DOH-Okaloosa is the local county health department of the state public health agency, the Florida Department of Health (FDOH), created by the legislature in 1997. The FDOH protects, promotes and improves the health of all people in Florida through integrated state, county and community efforts. DOH-Okaloosa has a critical fiduciary duty both to ensure excellence in public health services and to manage operations in a manner that is effective and efficient and of the highest possible quality for the benefit of our state and specifically Okaloosa County. Multiple operating sections within DOH - Okaloosa ensure quality services meet our population needs and includes, environmental health, disease surveillance, medical services, community health promotion and improvement and public health preparedness. DOH Okaloosa is one of the 67 counties in Florida that is accredited by the Public Health Accreditation Board (PHAB). DOH Okaloosa in located in the Panhandle region of Florida whose jurisdiction serves more than 198,000 residents in the cities of Fort Walton Beach, Niceville, Crestview, and smaller communities within the county. Eglin Air Force Base, the largest military range in the country, effectively bisects the county. The more densely populated small cities on the beaches in the southern part of the county are effectively cut off” from the sparely populated northern areas. While each area brings unique challenges, DOH Okaloosa successfully operates two facilities approximately 37 miles apart, one in the north end of the county, and one in the south end of the county. The 2015 census for Okaloosa County shows racial makeup as 81.5% white, 10.2% African-American, 0.7% American Indian/Alaska Native, 3.2% Asian, 0.3% Native Hawaiian and other Pacific Islander and 4.1% two or more races. Hispanic or Latino of any race was 8.6% of the population. New HIV infections in Florida are of grave concern. Even though Florida ranks third in population in the nation, in 2013, Florida was number 1 in newly diagnosed HIV infections and in newly diagnosed AIDS cases. In Okaloosa County, newly diagnosed HIV infections appeared to have peaked in 2007 (33) and plateaued in 2009-10 with 10 new cases per year. However, since that time, the number of newly diagnosed HIV infections has increased 60-270% per year. In the past four years Okaloosa has had 82 newly diagnosed HIV infections. The majority (83%) are non-Hispanic with 48% of all new infections in non-Hispanic white and 35% in non-Hispanic black. Men account for two-thirds of new HIV infections while women account for one third. DOH-Okaloosa, as a part of the FDOH, has always aligned to the state agency strategic plan as well as to our local community health priorities. One of the five FDOH state strategic priority areas focuses on Live a Long and Healthy Life with a strategy to reduce HIV prevalence. This strategy was adopted by DOH - Okaloosa as a strategic priority with a goal to increase healthy life expectancy by reducing HIV infections. The objective stated that by September 30, 2016, processes would be developed and implemented to promote and provide access to PrEP services in our Local Health Department (LHD) for the prevention of new HIV infections. Using a quality improvement (QI) process, DOH Okaloosa developed and implemented PrEP protocols and standard operating procedures when there was no written guidance or toolkits from the state HIV/AIDS section for PrEP services. Our team consisted of physicians, nurses, health educators and other support staff. Action items included surveying community medical providers, identifying funding sources, developing clinical documents, identifying target populations, staff training, partnering with FDOH HIV/AIDS section, promoting services and partnering with community based organizations for marketing. Successful program implementation was achieved as services for PrEP are now offered to all clients accessing medical care at DOH -Okaloosa and anyone seeking PrEP services throughout Florida Region 1 (Escambia, Santa Rosa, Okaloosa, Walton) counties. All tasks and action items were completed with the ultimate objective of program implementation complete ahead of schedule in January 2016. The clinical guidelines and standard operating procedures developed during this process were approved by the FDOH HIV/AIDS state medical director and adopted by the FDOH HIV/AIDS section who shared for statewide implementation with other LHDs. Offering PrEP services to the highest risk populations is key to reducing HIV prevalence throughout Florida and the United States. http://okaloosa.floridahealth.gov/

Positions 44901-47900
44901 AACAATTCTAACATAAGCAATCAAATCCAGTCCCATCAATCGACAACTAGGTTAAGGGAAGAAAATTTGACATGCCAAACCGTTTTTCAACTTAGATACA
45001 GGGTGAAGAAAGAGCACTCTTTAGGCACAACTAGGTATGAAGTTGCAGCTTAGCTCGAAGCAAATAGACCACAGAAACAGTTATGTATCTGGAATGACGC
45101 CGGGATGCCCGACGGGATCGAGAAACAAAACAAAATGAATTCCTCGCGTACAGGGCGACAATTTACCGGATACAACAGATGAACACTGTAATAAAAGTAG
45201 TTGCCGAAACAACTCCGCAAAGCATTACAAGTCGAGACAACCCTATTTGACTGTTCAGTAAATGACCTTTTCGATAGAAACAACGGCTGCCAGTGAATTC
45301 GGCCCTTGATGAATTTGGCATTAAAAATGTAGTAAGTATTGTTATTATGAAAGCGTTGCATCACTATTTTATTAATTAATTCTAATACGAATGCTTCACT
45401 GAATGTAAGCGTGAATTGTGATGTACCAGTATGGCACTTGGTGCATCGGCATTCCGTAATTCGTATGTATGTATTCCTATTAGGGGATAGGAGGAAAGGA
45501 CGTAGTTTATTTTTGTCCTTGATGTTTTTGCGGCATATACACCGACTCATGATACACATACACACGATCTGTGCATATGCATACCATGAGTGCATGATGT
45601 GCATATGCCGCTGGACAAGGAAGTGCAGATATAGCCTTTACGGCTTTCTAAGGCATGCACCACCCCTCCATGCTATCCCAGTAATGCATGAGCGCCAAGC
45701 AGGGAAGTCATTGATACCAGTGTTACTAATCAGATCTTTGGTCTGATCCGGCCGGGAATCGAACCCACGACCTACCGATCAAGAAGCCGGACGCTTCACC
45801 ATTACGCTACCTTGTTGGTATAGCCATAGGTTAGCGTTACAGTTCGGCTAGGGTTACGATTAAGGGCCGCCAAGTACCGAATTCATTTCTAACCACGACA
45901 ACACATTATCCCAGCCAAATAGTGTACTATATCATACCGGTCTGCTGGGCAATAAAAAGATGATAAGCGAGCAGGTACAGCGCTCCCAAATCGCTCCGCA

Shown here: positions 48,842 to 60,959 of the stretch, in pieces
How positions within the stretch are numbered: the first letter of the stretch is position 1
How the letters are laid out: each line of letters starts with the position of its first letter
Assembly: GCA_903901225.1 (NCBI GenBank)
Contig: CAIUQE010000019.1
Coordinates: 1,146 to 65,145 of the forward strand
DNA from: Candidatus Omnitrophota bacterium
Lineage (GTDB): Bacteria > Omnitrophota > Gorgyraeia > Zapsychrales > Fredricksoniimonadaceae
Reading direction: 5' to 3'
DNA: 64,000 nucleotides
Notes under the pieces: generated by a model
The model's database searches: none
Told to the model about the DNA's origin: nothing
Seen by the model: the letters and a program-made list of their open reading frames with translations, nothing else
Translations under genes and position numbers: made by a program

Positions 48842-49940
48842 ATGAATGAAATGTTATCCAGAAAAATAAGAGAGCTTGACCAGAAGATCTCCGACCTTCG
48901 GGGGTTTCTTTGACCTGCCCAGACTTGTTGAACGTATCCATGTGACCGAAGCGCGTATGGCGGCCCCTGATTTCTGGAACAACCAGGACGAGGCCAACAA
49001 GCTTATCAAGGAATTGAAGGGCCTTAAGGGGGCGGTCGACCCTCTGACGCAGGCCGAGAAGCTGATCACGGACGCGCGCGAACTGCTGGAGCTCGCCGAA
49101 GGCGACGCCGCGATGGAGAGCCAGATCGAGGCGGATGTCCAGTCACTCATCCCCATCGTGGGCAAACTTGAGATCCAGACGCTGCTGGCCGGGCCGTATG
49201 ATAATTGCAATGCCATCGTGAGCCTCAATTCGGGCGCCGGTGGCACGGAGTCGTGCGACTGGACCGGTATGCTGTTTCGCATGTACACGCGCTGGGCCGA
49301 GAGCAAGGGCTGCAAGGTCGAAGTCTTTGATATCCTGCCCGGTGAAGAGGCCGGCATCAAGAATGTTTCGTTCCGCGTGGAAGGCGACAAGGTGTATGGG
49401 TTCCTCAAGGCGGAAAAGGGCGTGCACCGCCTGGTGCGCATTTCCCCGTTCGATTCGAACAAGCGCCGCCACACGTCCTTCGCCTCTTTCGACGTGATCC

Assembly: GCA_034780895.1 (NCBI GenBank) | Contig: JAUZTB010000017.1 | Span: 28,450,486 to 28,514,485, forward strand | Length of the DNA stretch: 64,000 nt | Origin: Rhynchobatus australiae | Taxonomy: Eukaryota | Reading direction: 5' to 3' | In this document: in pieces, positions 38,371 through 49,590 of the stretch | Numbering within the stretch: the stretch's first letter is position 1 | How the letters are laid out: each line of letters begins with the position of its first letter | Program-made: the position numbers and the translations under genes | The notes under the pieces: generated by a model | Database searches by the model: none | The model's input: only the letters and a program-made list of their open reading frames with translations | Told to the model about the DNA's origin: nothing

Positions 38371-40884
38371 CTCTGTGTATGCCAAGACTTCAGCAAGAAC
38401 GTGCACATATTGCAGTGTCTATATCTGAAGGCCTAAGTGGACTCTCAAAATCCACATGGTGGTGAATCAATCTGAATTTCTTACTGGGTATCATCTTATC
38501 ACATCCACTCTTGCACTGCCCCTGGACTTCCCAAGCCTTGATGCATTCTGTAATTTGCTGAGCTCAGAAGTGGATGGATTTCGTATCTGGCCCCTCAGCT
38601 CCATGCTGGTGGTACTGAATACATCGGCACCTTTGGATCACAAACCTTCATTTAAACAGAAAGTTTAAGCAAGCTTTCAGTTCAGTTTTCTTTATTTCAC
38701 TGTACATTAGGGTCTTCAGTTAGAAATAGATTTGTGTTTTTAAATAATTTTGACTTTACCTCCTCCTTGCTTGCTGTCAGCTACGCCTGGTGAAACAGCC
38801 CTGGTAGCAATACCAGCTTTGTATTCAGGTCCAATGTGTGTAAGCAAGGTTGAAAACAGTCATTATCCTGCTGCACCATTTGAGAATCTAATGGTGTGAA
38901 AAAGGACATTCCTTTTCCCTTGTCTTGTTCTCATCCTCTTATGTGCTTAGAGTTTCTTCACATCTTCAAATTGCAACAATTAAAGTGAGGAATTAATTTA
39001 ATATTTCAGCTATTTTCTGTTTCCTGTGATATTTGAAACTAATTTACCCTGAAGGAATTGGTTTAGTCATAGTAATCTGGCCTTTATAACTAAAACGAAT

As a Health Resources & Services Administration (HRSA) HIV/AIDS Ryan White Part C grant recipient for medical care and early intervention services the past 18 years, DOH – Okaloosa became aware of new approaches for HIV prevention strategies in late 2014. Preventing new HIV infection is a basic fundamental strategy to decrease the spread of HIV. Diagnosis of HIV infection, linkage to care, retention in care, medical visit frequency, prescription of ART and viral load suppression have long been considered best practice evidenced based strategies for improving health outcomes for Persons Living with HIV/AIDS (PLWHA) and decreasing the spread of HIV infection. Viral load suppression has always been the goal of HIV treatment. HIV viral load suppression is achieved when the amount of HIV virus present in the blood is undetectable or very low. This significantly reduces the chance of HIV infected individuals passing HIV to others. Working collaboratively with community partners, other HIV/AIDS providers and grant recipients, coordinated care efforts for PLWHA greatly improves treatment adherence thereby decreasing the spread of HIV infection. This is the model of care that DOH – Okaloosa follows for those in our HIV/AIDS primary care program and HRSA Ryan White Part C program. These efforts, while impactful to the HIV epidemic, focus on HIV treatment for those already infected with HIV using medication adherence as prevention. When DOH – Okaloosa learned of promising results from clinical trials using ART for PrEP, we immediately began working to develop clinical processes that would guide our staff in providing this service. At that time, no FDOH PrEP guidance existed and no other County Health Department (CHD) in the state of Florida was providing PrEP services. DOH – Okaloosa Medical Services section clinics provide reproductive health services including Family Planning, Sexually Transmitted Infection (STI) evaluation and treatment and as previously mentioned, HIV/AIDS specialty care and primary care services for PLWHA. Initially, we focused our efforts on developing clinical processes to provide partner services for clients living with HIV/AIDS whose seronegative partners desired HIV prevention services. 2015 surveillance data indicated Okaloosa County had 371 PLWHA. Regionally, Escambia County had 1,320, Santa Rosa County had 255, and Walton County had 81 PLWHA. It is estimated that 20% of PLWHA in FL Region 1 have seronegative partners. Given lack of public awareness of the efficacy and availability of PrEP, initial outreach focused on discordant couples receiving care in DOH – Okaloosa HIV/AIDS primary care and Ryan White Part C program, but quickly expanded to include other populations in the community that engage in high risk sexual behavior including DOH – Okaloosa Family Planning and STI clients. To date, DOH – Okaloosa has completed 65 encounters and 364 services related to PrEP program operations. This equals approximately 19% of the estimated discordant seronegative partner population in the county. Only recently have ART drugs been considered for HIV prevention purposes. New uses for ART, specifically Truvada®, now allow non-HIV infected persons to implement prevention measures themselves without relying on medication treatment adherence of HIV infected individuals or those whose HIV status is unknown. Multiple clinical studies have proven ART is an effective prevention method when the medication is taken correctly. PrEP offers superior protection from contracting HIV infection as compared to condom use only. Populations identified as potential clients for the DOH – Okaloosa program include discordant couples, men who have sex with men (MSM), intravenous drug users (IDU) with presumed needle sharing, people that engage in high risk sexual behavior (multiple partners) and/or those who have repeated sexually transmitted infections (STIs). We recognize that repeated STIs can often be a precursor to HIV infection. Studies have shown that people who get syphilis, gonorrhea, and herpes often also have HIV or are more likely to get HIV in the future. Guidelines for PrEP used for this project include, Florida Caribbean AETC Pre-Exposure Prophylaxis (PrEP), Non-Occupational Post-Exposure Prophylaxis (nPEP) and Occupational PEP (oPEP) – February 2015 and The CDC Pre-Exposure Prophylaxis for the Prevention of HIV Infection in the United States – 2014 Clinical Practice Guideline. Both were the first of their kind specifically targeting HIV prevention using ART. These publications and others have revolutionized how HIV prevention can be implemented through sound evidenced based medical practices. Prior to this, HIV prevention efforts focused on decreasing risky sexual behavior, using condoms and decreasing HIV viral load in already infected populations. There was no consideration for using oral ART medication for prevention. Clinical trials have demonstrated safety and reduction in acquiring HIV infection in MSM, men and women in heterosexual HIV discordant couple relationships, and heterosexual men and women recruited as individuals for these studies. Individuals were prescribed a fixed-dose combination of tenofovir disoproxil fumarate (TDF) and emtricitabine (FTC). In July 2012, after reviewing clinical trial results, the U.S. Food and Drug Administration (FDA) approved the use of Truvada® (TDF/FTC) in combination with safer sex practices for pre-exposure prophylaxis to reduce the risk of sexually acquired HIV – 1 in adults at high risk”. Effective HIV prevention requires a combination of approaches to be successful. Simply promoting a message to use condoms has proven unsuccessful as evidenced by continued high rate of HIV transmissions. By providing comprehensive risk reduction counseling, diagnosing and treating STIs, promoting consistent condom use along with adherence of taking one pill once a day, the battle for combating the spread of HIV infection has significantly changed for good! Operationally, the PrEP approach for HIV prevention was totally new for our State Health Department and LHD DOH – Okaloosa. At the time our PrEP program was implemented, there were no written state of Florida protocols or toolkits to assist with developing LHD processes. By using CDC's Pre-exposure Prophylaxis for the Prevention of HIV Infection in the United States—2014: A Clinical Practice Guide, http://www.cdc.gov/hiv/pdf/guidelines/PrEPguidelines2014.pdf and Florida Caribbean AETC's Pre-Exposure Prophylaxis (PrEP), Non-Occupational Post-Exposure Prophylaxis (nPEP) and Occupational PEP (oPEP) resource tools, http://www.fcaetc.org/treatment DOH - Okaloosa developed an innovative clinical practice model that could be followed by all CHDs in the state of Florida. This included creating a DOH – Okaloosa Pre-Exposure Prophylaxis for Prevention of HIV infection Clinical Guideline”, a clinical standard operating procedure (SOP), standing orders and protocols for registered nurses to order laboratory tests, and guides to assist providers and nurses in completing documentation for initial and subsequent PrEP visits in the electronic health record (EHR) State of Florida Health Management System (HMS). The clinical guideline includes key principles for prescribing PrEP which involves assessing risk of contracting HIV for MSM and heterosexual men and women, creating a comprehensive prevention plan with the patient including medication adherence counseling, risk-reduction counseling, providing access to condoms and STI screenings. Medical contraindications are reviewed along with other general guidelines for potential PrEP candidates. Numerous evidenced-based resources were studied and include those mentioned above and the New York State Department of Health Aids Institute Guidance for the use of Pre-Exposure Prophylaxis (PrEP) to Prevent HIV Transmission www.hivguidelines.org. In retrospect, the notion that this program would become a model for the entire state of Florida CHDs, never really occurred to the team members. We were working to implement this strategy locally, however, as these model practices were developed and shared with the FDOH HIV/AIDS section medical director, other CHDs in Florida were challenged and inspired to implement PrEP programs in there LHDs using DOH – Okaloosa's guidance, SOPs and other documents. The burden of HIV in the United States continues to be of significant Public Health concern. The CDC identified HIV prevention as a winnable battle in 2011. Efforts for testing, promoting safer sexual practices and access to preventative services resulted in fewer new HIV infections while overall new infections have decreased more than 60% since the 1980s. Significant disparities have been identified using surveillance collected by the CDC. The most affected populations for HIV infections were MSM, African Americans, Latino and IDUs. Approximately 95% of people with HIV infections fall into one of these categories. MSM are greater than forty times more likely to have HIV than other men and women. In 2014 the estimated rate of diagnosis of HIV infection in Florida was 31.3 per 100,000 population making Florida the second highest for new infection in the Country. As more prevention efforts are implemented throughout the Country and in Florida, we will continue to see a dramatic impact on the reduction of new HIV infections.